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Wolfgang Amadeus Mozart   KV1 219

Concerto for Violin No. 5 in A "Turkisch"

Violin concerto in A major. 1775. Time: 28'00.
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The Violin Concerto No. 5 in A Major, K. 219 was written by Wolfgang Amadeus Mozart in 1775, premiering during the holiday season that year in Salzburg. It follows the typical fast-slow-fast musical structure.



Mozart composed the majority of his concertos for string instruments from 1773 to 1779, but it is unknown for whom, or for what occasion, he wrote them.[1] Similarly, the dating of these works is unclear. Analysis of the handwriting, papers and watermarks has proved that all five violin concertos were re-dated several times. The year of composition of the fifth concerto "1775" was scratched out and replaced by "1780", and later changed again to "1775".[1] Mozart would not use the key of A major for a concerto again until the Piano Concerto K. 414.[2]

The autograph score is preserved in the Library of Congress, Washington D.C.[1]


The concerto is scored for 2 oboes, 2 horns and strings.

The movements are as follows:

  1. Allegro Aperto - Adagio - Allegro Aperto
  2. Adagio
  3. Rondo - Tempo di Minuetto

The aperto marking on the first movement is a rare marking in Mozart's instrumental music, but appears much more frequently in his operatic music. It implies that the piece should be played in a broader, more majestic way than might be indicated simply by allegro. The first movement opens with the orchestra playing the main theme, a typical Mozartian tune. The solo violin comes in with a short but sweet dolce adagio passage in A Major with a simple accompaniment in the orchestra. (This is the only instance in Mozart's concerto repertoire in which an adagio interlude of this sort occurs at the first soloist entry of the concerto.) It then transitions back to the main theme with the solo violin playing a different melody on top of the orchestra. The first movement is 10-11 minutes long.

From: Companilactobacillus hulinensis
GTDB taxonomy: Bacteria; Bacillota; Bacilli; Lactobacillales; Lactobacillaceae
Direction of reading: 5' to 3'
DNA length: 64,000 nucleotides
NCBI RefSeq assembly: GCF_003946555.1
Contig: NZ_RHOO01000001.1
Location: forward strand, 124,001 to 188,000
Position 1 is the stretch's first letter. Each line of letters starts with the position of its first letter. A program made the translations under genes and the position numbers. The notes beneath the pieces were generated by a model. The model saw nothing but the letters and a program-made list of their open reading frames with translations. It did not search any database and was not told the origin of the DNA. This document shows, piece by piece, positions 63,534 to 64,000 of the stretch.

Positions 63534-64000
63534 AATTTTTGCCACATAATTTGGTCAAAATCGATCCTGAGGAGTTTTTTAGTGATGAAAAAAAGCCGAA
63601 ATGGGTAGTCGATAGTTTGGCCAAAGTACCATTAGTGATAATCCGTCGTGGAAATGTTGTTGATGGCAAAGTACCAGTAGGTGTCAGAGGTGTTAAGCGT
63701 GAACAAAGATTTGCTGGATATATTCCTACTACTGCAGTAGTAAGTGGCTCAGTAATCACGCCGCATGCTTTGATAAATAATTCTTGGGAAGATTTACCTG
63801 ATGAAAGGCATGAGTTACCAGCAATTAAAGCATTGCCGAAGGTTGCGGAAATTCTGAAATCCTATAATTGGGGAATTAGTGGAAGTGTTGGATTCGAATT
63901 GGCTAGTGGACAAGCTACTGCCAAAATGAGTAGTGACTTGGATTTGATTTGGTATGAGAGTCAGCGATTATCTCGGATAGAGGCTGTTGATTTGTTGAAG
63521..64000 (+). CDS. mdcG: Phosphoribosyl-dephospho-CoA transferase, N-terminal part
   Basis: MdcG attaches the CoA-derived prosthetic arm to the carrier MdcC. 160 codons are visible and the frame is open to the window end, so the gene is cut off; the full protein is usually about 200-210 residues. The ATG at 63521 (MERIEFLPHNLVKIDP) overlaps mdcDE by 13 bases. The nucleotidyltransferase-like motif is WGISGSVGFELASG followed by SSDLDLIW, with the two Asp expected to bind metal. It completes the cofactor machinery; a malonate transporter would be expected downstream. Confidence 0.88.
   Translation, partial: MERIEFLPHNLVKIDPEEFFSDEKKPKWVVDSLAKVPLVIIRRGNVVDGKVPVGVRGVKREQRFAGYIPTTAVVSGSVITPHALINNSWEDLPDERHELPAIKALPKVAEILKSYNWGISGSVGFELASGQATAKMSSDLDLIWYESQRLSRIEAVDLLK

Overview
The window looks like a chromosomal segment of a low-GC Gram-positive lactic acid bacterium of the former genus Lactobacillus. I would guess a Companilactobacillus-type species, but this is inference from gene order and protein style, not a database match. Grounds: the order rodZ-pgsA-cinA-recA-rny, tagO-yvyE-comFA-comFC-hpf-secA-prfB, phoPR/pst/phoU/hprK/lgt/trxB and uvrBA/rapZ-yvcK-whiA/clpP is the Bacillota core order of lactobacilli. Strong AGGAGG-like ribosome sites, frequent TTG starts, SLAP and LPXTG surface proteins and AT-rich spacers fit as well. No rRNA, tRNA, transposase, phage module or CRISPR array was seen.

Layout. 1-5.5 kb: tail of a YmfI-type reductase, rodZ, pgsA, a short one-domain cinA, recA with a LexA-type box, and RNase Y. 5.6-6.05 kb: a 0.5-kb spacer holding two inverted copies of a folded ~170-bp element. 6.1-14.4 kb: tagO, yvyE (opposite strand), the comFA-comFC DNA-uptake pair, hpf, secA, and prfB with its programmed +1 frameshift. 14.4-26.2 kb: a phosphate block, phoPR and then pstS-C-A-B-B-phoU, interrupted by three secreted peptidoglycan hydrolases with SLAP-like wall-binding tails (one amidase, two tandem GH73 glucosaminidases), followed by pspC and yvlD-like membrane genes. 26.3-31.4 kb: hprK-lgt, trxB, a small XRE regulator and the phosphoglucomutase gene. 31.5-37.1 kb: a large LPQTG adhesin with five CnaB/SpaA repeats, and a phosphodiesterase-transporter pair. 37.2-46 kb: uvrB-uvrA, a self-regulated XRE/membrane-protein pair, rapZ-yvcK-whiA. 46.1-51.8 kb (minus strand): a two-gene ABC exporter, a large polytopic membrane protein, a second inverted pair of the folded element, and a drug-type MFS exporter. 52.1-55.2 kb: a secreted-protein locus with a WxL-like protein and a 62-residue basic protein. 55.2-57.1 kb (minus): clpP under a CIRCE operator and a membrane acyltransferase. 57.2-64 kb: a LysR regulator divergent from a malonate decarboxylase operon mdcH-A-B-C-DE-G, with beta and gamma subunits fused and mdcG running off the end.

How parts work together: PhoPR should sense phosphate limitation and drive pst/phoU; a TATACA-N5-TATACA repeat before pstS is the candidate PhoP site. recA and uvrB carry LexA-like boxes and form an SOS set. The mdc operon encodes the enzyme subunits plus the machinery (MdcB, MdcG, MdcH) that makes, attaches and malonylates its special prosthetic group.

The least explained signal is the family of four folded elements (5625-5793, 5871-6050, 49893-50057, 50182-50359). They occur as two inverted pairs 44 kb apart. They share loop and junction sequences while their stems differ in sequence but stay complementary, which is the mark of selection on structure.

The rondo finale's main theme is a typical Mozartean theme, but the contrasting sections feature loud passages of Turkish music that have caused some to call this the "Turkish Concerto".

Mozart later composed the Adagio for violin and orchestra, K. 261 as a substitute slow movement for this concerto.

The whole piece is about 28 minutes long.



  1. ^ a b c Mozart, W. A.; Mahling, Christoph-Hellmut (preface) (2003). Konzert in A für Violine und Orchester Nr. 5 KV 219. Klavierauszug (Piano Reduction). Kassel: Bärenreiter Verlag. pp. VI–VII.  ISMN M-006-45361-0
  2. ^ p. 48, Heartz (2008) Daniel. New York. Mozart, Haydn and early Beethoven, 1781-1802 W. W. Norton

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This article is licensed under the GNU Free Documentation License. It uses material from the Wikipedia article "Violin_Concerto_No._5_(Mozart)". Allthough most Wikipedia articles provide accurate information accuracy can not be guaranteed.

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